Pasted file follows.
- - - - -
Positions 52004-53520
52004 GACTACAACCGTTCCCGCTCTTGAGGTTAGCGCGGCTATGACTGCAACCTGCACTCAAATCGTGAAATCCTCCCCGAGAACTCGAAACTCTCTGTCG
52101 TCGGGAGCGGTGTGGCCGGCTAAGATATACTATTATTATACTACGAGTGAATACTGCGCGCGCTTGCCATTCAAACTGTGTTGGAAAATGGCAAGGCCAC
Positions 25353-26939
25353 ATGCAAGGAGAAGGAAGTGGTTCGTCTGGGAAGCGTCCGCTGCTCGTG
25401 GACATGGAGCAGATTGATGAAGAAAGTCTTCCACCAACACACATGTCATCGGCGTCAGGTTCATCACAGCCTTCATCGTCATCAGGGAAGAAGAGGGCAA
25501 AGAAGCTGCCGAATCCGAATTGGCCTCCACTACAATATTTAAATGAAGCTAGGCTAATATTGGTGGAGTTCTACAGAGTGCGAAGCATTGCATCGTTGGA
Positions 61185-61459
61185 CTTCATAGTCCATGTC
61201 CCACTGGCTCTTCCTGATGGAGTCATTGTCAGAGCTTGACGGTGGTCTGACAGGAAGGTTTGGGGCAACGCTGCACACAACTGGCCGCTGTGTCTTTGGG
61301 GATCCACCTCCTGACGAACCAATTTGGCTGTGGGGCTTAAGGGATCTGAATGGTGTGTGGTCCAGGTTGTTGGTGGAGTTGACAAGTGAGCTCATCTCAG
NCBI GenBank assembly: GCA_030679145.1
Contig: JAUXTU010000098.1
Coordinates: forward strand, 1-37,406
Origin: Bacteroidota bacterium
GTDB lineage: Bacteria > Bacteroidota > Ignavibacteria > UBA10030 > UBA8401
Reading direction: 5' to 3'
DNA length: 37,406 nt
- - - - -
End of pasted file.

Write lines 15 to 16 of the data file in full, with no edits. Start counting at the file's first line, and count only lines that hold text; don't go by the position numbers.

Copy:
Origin: Bacteroidota bacterium
GTDB lineage: Bacteria > Bacteroidota > Ignavibacteria > UBA10030 > UBA8401